The ever-present stresses that accompany a battle with pediatric cancer are enough to ruin the best marriages. Though I have no concrete data to support it, a common word of caution passed around St. Jude Hospital was that as many as half of the couples who began caring for a child with cancer would separate before treatment ended. I understand why. Yet, this is where our story diverges from this common plight. 

Though we did not emerge unscathed, I can truthfully say that Heather and I are much closer as husband and wife after walking through our familial valley. Why? Largely because of her. My wife would never fancy herself as a strong woman. She loathes public speaking; she doesn’t enjoy taking the lead; and she despises being the center of attention. Working behind the scenes is where she shines, pushing others into the limelight rather than taking it for herself. 

Yet, what she perceives to be weaknesses is actually what makes her so strong. I saw it firsthand when Carson was ill, and I remain in awe of her courage and resolve to this day. Heather fought for normalcy during those years. She transformed our home into a fortress of rest and protection. Whenever I was discouraged, she insisted that we were making progress. She kept our home germ free so that our son could thrive. She prepared meals that were in line with his strict diet. She cared for our youngest child at the time (Brady) as he learned to walk and talk. And when news came that our third son was on the way, she chose to view it as a healthy distraction despite the added stress to an overwhelmed schedule. 

Now, with five kids in the house, Heather continues to juggle daily routines, balance fun with responsibilities, and point all of us to what matters most in life. She was, and she is, the glue that holds our family together. She is the strongest woman that I know, and I am a better man for having married her. Hope When Life Unravels focuses on all that God taught our family through our son Carson, but another volume could be written about how the Lord speaks to us through the wife and mother who is at the center of it all.

Preorder your copy of Hope When Life Unravels here. 

Why Did You Write a Book?

By Hope When Life Unravels

Writing a book requires a certain amount of presumption. Penning a collection of your life experiences even greater still. You must assume that your thoughts are worth gathering in a single volume. You must discern that others will somehow benefit from your words. Finally, you must trust that people will take the time to actually read what you have written. These determinations are a milestone in and of themselves. The hope and vulnerability that follows any kind of publication are not lost on those who have braved an audience full of cynics and critics. So why have I chosen to take a leap of faith in order to share Hope When Life Unravels?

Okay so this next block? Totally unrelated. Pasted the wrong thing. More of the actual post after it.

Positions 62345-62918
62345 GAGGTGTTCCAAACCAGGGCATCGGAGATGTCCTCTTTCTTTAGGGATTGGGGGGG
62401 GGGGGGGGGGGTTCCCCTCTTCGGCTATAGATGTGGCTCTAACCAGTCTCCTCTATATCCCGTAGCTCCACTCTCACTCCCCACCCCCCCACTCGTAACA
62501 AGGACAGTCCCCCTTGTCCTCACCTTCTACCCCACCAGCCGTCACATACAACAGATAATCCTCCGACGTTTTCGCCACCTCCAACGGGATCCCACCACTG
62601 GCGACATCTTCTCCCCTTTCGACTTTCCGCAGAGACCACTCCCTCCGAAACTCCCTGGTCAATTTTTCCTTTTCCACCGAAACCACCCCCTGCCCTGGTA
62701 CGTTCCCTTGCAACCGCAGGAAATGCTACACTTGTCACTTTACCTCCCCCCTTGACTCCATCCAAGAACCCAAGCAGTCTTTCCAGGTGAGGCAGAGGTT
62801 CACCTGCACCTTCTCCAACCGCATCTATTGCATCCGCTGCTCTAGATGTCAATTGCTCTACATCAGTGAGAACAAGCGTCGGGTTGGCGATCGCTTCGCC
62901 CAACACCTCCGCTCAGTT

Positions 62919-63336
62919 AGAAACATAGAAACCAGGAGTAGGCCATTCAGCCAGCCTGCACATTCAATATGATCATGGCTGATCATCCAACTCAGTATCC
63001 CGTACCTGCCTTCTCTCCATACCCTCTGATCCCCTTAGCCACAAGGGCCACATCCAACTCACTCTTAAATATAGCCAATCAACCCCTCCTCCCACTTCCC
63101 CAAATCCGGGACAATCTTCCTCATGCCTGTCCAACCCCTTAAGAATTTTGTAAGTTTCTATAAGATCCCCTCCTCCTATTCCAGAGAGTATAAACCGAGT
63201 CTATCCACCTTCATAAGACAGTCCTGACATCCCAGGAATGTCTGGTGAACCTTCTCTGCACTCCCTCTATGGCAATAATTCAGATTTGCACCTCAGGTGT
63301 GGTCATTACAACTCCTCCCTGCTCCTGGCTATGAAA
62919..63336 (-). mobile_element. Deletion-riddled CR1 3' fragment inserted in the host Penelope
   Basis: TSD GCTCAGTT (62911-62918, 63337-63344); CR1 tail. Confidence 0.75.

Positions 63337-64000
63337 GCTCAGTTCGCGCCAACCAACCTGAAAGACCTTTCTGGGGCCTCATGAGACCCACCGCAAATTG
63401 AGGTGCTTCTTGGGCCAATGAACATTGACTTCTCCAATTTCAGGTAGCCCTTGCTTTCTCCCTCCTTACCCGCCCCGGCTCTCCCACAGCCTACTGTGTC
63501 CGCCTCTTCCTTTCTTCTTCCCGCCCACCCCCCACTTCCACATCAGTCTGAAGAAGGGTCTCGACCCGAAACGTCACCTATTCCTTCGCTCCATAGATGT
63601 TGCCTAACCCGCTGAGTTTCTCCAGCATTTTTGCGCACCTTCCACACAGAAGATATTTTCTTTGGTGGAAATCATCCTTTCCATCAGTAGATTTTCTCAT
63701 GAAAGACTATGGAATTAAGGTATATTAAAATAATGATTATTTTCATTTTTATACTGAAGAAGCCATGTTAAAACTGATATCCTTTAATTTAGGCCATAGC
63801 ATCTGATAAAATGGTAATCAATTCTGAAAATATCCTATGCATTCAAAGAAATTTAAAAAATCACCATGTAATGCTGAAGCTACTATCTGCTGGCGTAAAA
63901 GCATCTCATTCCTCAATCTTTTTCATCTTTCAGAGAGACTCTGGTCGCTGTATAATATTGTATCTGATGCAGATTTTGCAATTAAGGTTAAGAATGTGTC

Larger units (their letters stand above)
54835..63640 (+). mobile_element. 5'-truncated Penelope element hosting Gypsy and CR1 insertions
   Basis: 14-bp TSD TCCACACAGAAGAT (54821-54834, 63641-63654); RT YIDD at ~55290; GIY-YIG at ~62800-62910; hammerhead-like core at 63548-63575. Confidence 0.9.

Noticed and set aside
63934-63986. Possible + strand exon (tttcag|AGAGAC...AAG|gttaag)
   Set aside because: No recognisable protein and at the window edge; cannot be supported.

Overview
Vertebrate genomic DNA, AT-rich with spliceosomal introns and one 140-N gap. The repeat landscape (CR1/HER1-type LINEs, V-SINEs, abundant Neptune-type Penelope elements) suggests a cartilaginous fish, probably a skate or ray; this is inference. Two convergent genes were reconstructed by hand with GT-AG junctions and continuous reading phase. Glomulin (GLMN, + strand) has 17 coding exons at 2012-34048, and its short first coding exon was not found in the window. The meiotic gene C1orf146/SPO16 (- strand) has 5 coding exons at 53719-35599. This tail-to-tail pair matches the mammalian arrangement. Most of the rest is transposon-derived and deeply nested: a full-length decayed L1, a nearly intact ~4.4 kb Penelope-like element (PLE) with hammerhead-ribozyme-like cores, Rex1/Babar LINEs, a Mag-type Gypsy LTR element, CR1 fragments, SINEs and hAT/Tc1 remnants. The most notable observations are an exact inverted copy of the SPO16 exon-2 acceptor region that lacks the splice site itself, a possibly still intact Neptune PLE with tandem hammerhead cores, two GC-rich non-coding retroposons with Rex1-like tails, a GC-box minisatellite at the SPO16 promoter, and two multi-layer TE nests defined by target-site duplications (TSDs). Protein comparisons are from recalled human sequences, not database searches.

At the risk of sounding melodramatic, divine compulsion. During my son Carson’s battle against leukemia, it quickly became apparent that God was teaching me the most significant lessons in my life thus far. Though the trial was truly horrific, it was also formative. Truths I had been sharing with others for years became more precious to me as I had to rest on them every day for nearly three years. My initial prompting was to keep a detailed journal that I could one day present to my son so that he, too, could benefit from the hope we found during his illness. Knowing that Carson would forget the ordeal as he aged, preserving a record of the events surrounding his treatment became my priority. 

Then, over lunch at the hospital cafeteria, it seemed that the Holy Spirit stirred within me a calling to articulate God’s comfort and hope in order to share with other people as well. Though the idea frightened me initially, I could not shake it. Despite my apprehension for sharing these intimate details from our journey, a profound sense of responsibility and stewardship emerged. God’s investment in me, it seemed, was not just for me

Hope When Life Unravels is more than a book. These pages represent over six years of prayerfully seeking the Lord to discern what to include and how to encourage those who might be hurting. My prayer is that you will benefit these lifelines as much as we did. Every trial is different, but God’s truth remains the same. May the Lord give you hope under the weight of your greatest burdens!

Preorder your copy of Hope When Life Unravels here. 

Our Story

By Hope When Life Unravels One Comment

Shortly after Carson finished chemotherapy, we had the following video made to capture key highlights from his journey. Long before the life-changing lessons God taught us were in book form, we knew that holding on to these formative experiences was important. I still cry every time I watch these scenes. Much has changed since then, but the hope we found in Christ remains.

Believing that others might benefit from the comfort we received from the Lord, I began writing down biblical answers to the questions we wrestled with during Carson’s sickness. Many of the moments you will see in this short video are described in detail throughout my new book Hope When Life Unravels. Would you help us launch this effort successfully by preordering your copy today? Would you do us the honor of sharing the book with someone who is hurting or by mentioning it on social media?

Preorder your copy of Hope When Life Unravels here.